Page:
I like to write. I like to create worlds and mould people. I possibly like the creating and the backstory more than the story-telling ....
I also enjoy photography, and am still learning. I prefer 'raw' photographs - I don't feel drawn to any kind of manipulation, but that may changes.
My other main passion in life is genealogy.
As Cole Porter once wrote, and Ella Fitzgerald fabulously sang, “Begin the Beguine” (and when I was a child, I actually thought the song was “Begin the begin”, which tells you something important about children, I’m sure).
I’m not entirely sure how to react to this week’s theme – the first one of 2021 which adds that extra pressure to make it an explosive start to the year. I’m sure I’ve talked somewhere before of my own beginnings in genealogy (wanting to know about my biological grandfathers on both sides – check and check – aged about 15) and how I started offline and then grew my own skills as more and more records became available online (and waiting for baited breath for the 1901 census to be released online on its own dedicated website and paying for credits to view search results. Ahhh, how far away 2002 seems to me now!
Except for a short sojourn in Purley (sort of south London) I have lived in the countryside all of my life – either in Wiltshire or the four years I spent in rural France. Consequently, my immediate response to this week’s prompt is how much my ancestors would have watched the land around them change.
Not only the land, of course, but their villages changing as shops closed, services withdrawn and then acres of post-war housing and, of course, the rise of the motorcar and the roads they ran on. Now, some of those changes are still being faced by rural communities today.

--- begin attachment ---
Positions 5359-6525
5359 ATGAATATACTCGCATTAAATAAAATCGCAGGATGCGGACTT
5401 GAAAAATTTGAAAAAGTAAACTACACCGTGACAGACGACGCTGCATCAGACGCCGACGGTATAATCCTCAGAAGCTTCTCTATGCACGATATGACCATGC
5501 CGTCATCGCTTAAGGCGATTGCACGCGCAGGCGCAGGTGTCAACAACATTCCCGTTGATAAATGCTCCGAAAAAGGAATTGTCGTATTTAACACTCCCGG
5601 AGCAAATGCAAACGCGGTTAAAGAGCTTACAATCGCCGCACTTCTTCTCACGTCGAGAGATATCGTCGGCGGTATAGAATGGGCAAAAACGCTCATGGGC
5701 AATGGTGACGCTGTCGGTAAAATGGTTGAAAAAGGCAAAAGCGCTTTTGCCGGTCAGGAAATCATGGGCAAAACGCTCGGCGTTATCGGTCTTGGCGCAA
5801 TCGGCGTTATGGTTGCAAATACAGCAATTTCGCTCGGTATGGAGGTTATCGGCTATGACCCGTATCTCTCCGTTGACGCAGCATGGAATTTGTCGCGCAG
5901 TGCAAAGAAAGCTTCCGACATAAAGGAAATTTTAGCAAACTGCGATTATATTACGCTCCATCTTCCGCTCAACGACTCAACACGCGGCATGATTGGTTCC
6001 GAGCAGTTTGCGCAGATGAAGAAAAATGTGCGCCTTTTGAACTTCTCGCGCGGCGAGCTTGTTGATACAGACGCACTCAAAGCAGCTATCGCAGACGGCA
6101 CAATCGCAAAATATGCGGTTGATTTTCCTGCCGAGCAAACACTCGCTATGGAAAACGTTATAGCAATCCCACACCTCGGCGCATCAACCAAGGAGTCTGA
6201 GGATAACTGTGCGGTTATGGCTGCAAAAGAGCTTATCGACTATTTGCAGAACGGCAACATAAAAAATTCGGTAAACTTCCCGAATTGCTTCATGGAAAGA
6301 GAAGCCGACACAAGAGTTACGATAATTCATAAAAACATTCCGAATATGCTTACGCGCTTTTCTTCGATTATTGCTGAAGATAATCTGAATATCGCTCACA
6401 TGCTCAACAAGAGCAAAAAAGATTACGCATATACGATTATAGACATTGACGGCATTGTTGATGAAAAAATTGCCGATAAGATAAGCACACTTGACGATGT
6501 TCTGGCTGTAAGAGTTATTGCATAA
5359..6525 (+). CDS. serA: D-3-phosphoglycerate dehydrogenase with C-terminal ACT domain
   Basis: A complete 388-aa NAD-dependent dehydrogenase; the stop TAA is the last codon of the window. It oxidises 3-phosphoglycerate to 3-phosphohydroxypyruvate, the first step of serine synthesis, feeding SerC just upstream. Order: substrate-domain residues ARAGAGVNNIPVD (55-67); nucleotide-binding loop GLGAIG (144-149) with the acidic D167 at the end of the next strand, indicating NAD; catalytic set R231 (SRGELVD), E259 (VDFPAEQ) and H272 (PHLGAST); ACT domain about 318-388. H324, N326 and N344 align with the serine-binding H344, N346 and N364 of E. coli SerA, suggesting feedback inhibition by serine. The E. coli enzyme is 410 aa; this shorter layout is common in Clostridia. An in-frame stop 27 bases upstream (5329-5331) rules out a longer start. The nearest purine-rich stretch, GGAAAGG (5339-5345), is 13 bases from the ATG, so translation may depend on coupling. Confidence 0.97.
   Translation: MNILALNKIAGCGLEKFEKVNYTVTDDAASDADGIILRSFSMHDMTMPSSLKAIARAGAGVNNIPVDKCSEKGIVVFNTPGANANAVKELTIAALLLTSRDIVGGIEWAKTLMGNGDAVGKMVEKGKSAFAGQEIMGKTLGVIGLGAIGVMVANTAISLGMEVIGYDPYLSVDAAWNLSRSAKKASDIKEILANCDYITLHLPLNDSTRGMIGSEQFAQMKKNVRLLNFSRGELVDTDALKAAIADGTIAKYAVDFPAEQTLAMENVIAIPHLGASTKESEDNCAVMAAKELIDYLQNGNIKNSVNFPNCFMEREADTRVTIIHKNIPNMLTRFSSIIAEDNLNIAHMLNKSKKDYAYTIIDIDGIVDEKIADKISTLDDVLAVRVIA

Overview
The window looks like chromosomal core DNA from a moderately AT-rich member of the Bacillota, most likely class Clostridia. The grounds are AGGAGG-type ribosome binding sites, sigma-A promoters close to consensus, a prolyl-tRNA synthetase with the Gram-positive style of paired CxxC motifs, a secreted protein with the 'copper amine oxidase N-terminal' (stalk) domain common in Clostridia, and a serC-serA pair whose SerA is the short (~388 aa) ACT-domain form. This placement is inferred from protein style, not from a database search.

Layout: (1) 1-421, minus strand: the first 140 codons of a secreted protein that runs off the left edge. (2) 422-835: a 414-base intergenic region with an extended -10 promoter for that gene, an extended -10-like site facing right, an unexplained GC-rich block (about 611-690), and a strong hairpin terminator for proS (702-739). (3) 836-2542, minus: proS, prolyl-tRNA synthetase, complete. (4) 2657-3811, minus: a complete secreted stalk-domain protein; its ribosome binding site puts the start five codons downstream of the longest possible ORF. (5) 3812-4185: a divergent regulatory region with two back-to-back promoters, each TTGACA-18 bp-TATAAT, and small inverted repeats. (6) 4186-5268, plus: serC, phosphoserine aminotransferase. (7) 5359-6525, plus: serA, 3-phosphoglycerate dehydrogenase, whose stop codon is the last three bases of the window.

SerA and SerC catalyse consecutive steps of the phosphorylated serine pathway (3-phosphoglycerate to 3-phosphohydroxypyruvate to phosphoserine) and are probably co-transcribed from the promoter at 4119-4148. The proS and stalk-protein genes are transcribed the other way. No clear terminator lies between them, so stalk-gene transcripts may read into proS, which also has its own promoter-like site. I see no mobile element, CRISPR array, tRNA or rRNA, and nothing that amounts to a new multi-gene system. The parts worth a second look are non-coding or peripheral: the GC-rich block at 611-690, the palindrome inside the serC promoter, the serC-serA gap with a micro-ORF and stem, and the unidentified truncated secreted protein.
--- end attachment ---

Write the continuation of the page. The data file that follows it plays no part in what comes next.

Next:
This post was originally slated to discuss assumptions in genealogical research. My point being that we are often told to never make assumptions (in life as well as genealogy), but we’ve all ignored that a time or two – hey, I’d be lying if I said otherwise.
Besides, we all know the famous adage about making assumptions …
I am of an age that I began my serious family history research at the cusp of the digital revoution of the mid 90s. That was the time when the internet was becoming more pevalent in our homes and every day lives, and also the digitisation of family records was in its relative infancy.
I remember the early days of Ancestry and FamilySearch (and it’s associated IGI – International Genealoigical Index – which was always viewed with suspicion by ‘real researchers’ as it was so driven by normal people and a lack of proofed sources. There were message boards and email groups, small, specialised websites dedicated to family names, specific record sets or localities. then there were the sites that served as aggregators of all these sites, like Cyndi’s List which is still around today.
Sadly this post is not about the marvel that is Justin Trudeau’s beard, but the latest in this year’s 52 Ancestors series. That’s not to say I couldn’t do a whole post dedicated to that beard. Because I could.
But looking at my family photos, one thing strikes me. Beards didn’t feature large in my family, with a few exceptions here and there …
As I’ve said a few times, I’ve taken the opportunity that this year has given me to go over old research and re-evaluate old assumptions that have perhaps niggled the back of my brain over the years but have been ignored due to being low risk. (And so speaks the Project Management Professional in me.)
All I’m saying to that is … oh boy. I might have made a bit of an error. I’ll set it out below and perhaps anyone could let me know their thoughts. I’d be grateful!
It’s been a long three months since I last contributed to 52 Ancestors and it feels that momentous changes have happened this summer. Slow and inevitable, like continental drift. But that isn’t the conversation for this post.
This is about bring proud. Having pride. In my family? My ancestors? Myself?